HARRISBURG, Pa. (WHTM) — The ABC show “Abbott Elementary” is taking the network by storm. The sitcom centers on a struggling Philadelphia school.
While “Abbott Elementary” might not be a true story, it’s hitting close to home for many real teachers right here in the Midstate.
Mrs. Howard is a dedicated teacher on ABC’s smash hit, and while she may be fictional, the emotions she evokes are real.
“‘Abbott Elementary’ is one of, is the show where we get to glorify and raise up the work of some of the hardest working unappreciated people in America, teachers,” actress Sheryl Lee Ralph, who plays Mrs. Howard, said.
The mockumentary highlights the struggles of an inner-city school using comedy, discussing issues like underfunding, lack of school supplies and teacher shortages.
“You know there’s some people who say we shouldn’t be laughing at this but we need to talk about it because it’s been going on far too long,” Ralph said.
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Ralph comes from a family of educators and draws on them for her inspiration.
“Mrs. Barbara Howard is that person, that teacher she might have been rough on you, she might have been hard on you but you know she did it because she saw the potential in you,” Ralph said.
She also says it’s especially important for kids to see people who look like them in strong roles, both on and off-screen.
“It gives children, all children, something to aspire to. They can look up and say I can do that. They don’t have to be a reporter such as you or an actor/activist/performer such as myself but they can learn, they can be educated, they can offer what they’ve got to the world,” Ralph said.
Sheryl Lee Ralph has strong ties to Pennsylvania, as she’s married to Pa. Senator Vincent Hughes.
“Have you heard from any actual teachers since doing this show?” abc27’s James Crummel asked. “I hear from teachers every day, and every day they say ‘thank you,'” Ralph responded.
Harrisburg’s Scott Elementary could be a real-life Abbott Elementary.
“It is hilarious. There are a lot of things that do happen on the show where I can emulate or associate with. It is just hilarious yes,” Scott Elementary third-grade teacher Stacey Benton said.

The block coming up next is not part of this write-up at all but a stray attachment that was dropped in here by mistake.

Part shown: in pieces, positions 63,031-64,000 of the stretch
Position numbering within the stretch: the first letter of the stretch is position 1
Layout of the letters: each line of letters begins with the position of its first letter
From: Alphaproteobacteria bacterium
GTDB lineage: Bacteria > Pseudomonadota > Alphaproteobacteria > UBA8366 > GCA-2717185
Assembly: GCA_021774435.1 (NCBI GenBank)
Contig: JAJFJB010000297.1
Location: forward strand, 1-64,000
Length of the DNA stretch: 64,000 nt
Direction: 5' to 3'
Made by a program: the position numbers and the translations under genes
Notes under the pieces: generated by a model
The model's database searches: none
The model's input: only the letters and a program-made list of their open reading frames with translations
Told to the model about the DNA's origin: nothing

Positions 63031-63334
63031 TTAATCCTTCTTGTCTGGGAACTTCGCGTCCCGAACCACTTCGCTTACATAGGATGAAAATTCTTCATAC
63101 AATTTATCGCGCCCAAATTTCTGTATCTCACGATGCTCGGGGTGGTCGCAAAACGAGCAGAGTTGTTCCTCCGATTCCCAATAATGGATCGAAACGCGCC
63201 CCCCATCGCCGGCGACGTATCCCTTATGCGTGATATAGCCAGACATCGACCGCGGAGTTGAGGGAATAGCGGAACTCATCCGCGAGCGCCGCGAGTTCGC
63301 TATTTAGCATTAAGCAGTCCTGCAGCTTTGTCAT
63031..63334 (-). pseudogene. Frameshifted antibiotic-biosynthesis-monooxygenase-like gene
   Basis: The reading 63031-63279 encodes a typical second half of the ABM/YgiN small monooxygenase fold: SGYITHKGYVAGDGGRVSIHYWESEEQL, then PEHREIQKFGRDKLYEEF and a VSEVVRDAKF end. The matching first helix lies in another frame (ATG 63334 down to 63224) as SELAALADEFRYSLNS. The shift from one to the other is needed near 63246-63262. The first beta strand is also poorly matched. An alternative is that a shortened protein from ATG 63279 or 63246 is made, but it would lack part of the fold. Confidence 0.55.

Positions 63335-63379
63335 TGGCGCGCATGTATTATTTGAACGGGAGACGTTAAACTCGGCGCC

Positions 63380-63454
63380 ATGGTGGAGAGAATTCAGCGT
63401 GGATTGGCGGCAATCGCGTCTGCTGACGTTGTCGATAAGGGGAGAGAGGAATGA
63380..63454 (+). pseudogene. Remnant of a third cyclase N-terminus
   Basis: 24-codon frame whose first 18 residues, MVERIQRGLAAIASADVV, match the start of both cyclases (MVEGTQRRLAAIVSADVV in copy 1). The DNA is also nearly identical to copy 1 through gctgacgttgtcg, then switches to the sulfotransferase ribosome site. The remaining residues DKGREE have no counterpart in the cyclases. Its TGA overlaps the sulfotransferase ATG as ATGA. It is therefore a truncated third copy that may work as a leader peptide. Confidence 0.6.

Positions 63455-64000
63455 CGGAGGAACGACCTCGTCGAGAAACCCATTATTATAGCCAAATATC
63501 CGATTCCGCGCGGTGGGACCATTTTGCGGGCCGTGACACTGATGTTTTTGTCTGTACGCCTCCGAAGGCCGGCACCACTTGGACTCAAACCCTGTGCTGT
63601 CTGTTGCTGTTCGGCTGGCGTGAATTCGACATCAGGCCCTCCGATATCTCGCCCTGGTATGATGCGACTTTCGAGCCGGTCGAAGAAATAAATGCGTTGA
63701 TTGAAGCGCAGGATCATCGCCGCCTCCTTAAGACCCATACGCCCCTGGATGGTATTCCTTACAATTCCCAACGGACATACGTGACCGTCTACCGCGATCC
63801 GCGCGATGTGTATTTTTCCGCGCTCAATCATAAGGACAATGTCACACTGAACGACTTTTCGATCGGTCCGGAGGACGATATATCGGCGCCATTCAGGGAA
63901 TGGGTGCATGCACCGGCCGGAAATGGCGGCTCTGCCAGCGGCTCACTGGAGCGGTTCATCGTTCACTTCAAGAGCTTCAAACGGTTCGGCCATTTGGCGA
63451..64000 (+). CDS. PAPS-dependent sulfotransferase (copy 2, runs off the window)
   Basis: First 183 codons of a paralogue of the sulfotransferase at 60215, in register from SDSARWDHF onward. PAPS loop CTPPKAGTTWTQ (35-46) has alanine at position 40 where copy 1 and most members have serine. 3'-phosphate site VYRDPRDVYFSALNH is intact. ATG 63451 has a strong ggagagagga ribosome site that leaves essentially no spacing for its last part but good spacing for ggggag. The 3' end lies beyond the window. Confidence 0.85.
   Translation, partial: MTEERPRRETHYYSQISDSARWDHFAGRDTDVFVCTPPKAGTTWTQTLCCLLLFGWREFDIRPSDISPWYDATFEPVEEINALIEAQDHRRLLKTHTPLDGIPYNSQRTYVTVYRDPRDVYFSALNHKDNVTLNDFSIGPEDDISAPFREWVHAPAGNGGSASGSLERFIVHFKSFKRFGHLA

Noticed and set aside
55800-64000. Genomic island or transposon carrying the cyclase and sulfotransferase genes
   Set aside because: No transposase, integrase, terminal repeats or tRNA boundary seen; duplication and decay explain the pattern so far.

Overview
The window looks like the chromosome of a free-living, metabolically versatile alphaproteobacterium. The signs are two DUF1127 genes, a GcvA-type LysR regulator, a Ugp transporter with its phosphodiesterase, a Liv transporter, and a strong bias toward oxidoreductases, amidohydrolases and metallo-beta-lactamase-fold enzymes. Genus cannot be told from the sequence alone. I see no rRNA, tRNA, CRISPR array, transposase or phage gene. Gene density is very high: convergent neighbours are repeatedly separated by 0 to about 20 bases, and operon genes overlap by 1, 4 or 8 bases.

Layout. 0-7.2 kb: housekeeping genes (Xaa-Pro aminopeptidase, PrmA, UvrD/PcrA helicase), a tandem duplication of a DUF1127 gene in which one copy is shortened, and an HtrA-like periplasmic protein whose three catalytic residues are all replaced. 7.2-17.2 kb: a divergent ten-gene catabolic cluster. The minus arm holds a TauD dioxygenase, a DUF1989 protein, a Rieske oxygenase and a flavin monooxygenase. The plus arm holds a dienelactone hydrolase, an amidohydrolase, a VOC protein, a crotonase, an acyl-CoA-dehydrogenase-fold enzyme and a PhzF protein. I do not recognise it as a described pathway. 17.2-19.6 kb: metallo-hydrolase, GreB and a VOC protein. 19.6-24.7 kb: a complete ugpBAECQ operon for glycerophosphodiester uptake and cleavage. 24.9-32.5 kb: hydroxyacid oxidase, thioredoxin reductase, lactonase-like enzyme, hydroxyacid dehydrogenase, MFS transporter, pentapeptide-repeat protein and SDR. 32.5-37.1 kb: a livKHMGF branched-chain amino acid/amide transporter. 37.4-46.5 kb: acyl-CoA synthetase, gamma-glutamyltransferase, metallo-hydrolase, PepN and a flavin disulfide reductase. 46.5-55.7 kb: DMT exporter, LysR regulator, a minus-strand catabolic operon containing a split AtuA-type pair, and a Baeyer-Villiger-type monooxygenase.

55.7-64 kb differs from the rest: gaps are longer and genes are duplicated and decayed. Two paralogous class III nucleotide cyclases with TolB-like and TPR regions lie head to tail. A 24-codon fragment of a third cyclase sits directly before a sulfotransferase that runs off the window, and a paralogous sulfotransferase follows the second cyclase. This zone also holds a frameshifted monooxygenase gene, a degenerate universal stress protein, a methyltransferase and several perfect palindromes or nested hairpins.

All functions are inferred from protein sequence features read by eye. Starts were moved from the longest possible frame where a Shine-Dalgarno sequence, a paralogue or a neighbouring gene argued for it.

Ms. Benton has been teaching for 15 years.
“My main reason for teaching is giving back to the community I grew up in,” she said.
And she says just like on “Abbott Elementary,” Scott has its challenges.
“Sometimes you know we’re a counselor, sometimes we are a mother and a father, we’re a friend, we’re everything,” she said. “We’re a family. That’s what we are. We are a family. We help each other out.”
Harrisburg School District fourth-grade teacher Nicole Smith is also a big fan of the TV show.
“Of course, I see Ms. Benton. Ms. Benton is Ms. Barbara,” Smith said.
“She portrays tough love and I see myself in her,” Benton said.
Both teachers say they love the attention the show is bringing to their profession.
“What I also like about the show is that it just brings solutions to problems. We’re not going to dwell talking about negativity when there’s so much positivity going on,” Smith said.
“Abbott” captures the real-life truth, teachers are the heart of the school.
“I love how much they’re loving the show, and how much they’re letting us know that they feel seen,” Ralph said. “It is us, a predominantly black cast of talented people who deserve this moment right here, right now. On TV for everybody to see, love and enjoy. ‘Abbott Elementary,’ everybody’s new favorite tv show. Now that’s some good black history.”